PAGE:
Lok Sabha passes Pension Bill

The Lok Sabha on Wednesday passed the crucial Pension Fund Regulatory and Development Authority Bill, 2011 that will open doors to foreign investments, create a regulator, and cover more people.

The Bill has been hanging fire since 2005 when it was first introduced in Parliament. It was reintroduced in 2011. Built on the principle that ‘you save while you earn’, especially those who have a regular income, makes it beneficial for the subscribers to the New Pension Bill in the long run.

The norms for foreign investment limits in pension will follow that which prevails in insurance, Finance Minister P. Chidambaram told the Lok Sabha adding that this was in line with the recommendations of the Standing Committee on Finance. The foreign investment limit in pension is tagged to the cap set for the insurance sector. For example, when the foreign investment limit in the insurance sector is increased to, say, 49 per cent from the current 26 per cent, the same will hold for the pension sector.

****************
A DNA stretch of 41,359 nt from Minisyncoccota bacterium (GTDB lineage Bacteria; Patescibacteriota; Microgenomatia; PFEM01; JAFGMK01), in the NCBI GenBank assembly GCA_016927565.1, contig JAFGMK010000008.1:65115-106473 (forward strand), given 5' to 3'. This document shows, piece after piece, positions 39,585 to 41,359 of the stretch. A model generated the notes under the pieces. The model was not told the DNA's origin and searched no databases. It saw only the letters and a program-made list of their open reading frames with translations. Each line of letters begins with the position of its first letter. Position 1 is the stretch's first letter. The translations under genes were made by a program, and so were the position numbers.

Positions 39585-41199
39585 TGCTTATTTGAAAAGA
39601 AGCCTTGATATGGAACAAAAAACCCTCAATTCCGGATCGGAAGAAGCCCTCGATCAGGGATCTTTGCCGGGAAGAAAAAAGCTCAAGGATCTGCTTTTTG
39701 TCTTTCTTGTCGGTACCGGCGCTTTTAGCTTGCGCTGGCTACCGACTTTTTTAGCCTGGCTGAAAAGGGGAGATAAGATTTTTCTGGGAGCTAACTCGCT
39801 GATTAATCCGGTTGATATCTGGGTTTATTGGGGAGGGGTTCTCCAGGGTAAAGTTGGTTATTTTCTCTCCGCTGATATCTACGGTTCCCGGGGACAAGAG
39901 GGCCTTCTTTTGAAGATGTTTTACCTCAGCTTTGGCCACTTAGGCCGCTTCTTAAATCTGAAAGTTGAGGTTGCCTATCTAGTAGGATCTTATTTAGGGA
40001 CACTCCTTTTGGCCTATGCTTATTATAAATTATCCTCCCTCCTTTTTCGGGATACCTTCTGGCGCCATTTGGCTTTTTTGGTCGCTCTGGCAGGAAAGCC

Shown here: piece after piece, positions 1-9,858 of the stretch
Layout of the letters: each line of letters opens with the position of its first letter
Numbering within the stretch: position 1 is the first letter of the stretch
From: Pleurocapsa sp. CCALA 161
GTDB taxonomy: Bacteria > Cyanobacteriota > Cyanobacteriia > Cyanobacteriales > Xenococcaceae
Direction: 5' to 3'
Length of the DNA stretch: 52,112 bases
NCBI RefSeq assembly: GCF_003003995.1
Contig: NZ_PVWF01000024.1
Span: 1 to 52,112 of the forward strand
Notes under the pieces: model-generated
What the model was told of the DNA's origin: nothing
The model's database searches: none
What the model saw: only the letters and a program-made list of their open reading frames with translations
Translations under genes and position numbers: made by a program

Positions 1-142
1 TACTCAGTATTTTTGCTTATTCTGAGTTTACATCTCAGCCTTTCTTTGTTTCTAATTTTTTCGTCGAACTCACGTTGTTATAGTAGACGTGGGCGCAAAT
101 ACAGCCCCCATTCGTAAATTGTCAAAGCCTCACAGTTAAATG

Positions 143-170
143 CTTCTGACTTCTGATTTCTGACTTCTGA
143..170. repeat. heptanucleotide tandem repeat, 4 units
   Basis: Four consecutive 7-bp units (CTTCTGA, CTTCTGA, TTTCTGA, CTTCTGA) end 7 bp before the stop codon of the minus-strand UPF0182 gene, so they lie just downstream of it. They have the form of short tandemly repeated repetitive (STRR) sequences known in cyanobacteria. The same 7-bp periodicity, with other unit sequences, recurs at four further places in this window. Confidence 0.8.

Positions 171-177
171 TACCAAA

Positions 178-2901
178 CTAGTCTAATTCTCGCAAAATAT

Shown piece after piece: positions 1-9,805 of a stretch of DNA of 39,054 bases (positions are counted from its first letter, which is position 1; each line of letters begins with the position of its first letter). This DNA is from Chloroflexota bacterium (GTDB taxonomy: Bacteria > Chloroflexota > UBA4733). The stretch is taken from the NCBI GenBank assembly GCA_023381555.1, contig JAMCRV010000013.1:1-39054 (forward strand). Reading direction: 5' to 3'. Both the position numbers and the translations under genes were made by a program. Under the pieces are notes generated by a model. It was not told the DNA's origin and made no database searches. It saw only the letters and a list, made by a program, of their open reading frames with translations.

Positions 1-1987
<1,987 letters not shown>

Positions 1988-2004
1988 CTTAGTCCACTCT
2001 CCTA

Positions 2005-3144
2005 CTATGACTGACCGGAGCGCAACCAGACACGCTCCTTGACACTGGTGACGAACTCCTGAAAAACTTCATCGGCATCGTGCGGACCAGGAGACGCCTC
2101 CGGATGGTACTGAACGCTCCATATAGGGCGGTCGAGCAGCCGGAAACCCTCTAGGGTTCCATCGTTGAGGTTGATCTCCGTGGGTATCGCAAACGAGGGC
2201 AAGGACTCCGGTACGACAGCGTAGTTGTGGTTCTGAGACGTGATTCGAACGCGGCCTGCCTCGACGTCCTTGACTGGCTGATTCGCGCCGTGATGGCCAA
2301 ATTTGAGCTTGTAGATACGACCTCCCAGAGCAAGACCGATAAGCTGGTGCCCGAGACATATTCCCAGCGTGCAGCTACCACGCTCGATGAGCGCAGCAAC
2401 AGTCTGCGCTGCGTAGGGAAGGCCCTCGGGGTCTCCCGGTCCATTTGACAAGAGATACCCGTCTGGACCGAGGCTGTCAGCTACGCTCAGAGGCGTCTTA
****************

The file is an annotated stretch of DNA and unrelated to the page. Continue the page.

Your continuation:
While the Pension Bill will be taken up in the Rajya Sabha in the next few days, the Insurance Bill will have to wait for the winter session, Chidambaram later told reporters.

It was a smooth sailing for the PFRDA Bill, 2011 in the Lower House thanks largely to the principal Opposition party, the BJP, extending support upfront.

Chidambaram moved nine amendments, including on the foreign investment limit and minimum assured returns. The Bill will allow subscribers seeking minimum assured returns to opt for such schemes as may be notified by the pension regulator. A subscriber will also have the option of investing all his funds in Government securities.

The Pension Authority, which was set up in October 2003, has been functioning as an interim regulator without a statutory recognition. With the corpus swelling to about Rs 35,000 crore over the years, it has become important for the regulator to have the status of a statutory authority.

Replying to the discussions on the Bill, Chidambaram said the Government had accepted all the recommendations of the Standing Committee on Finance except the one that wanted repayable advance allowed under NPS. This could not be accepted as it could turn the account into an overdraft account, Chidambaram said.

He said that an Authority (the PFRDA, in this case) will be respected and feared only if it has statutory backing and powers.


(This article was published on September 4, 2013)
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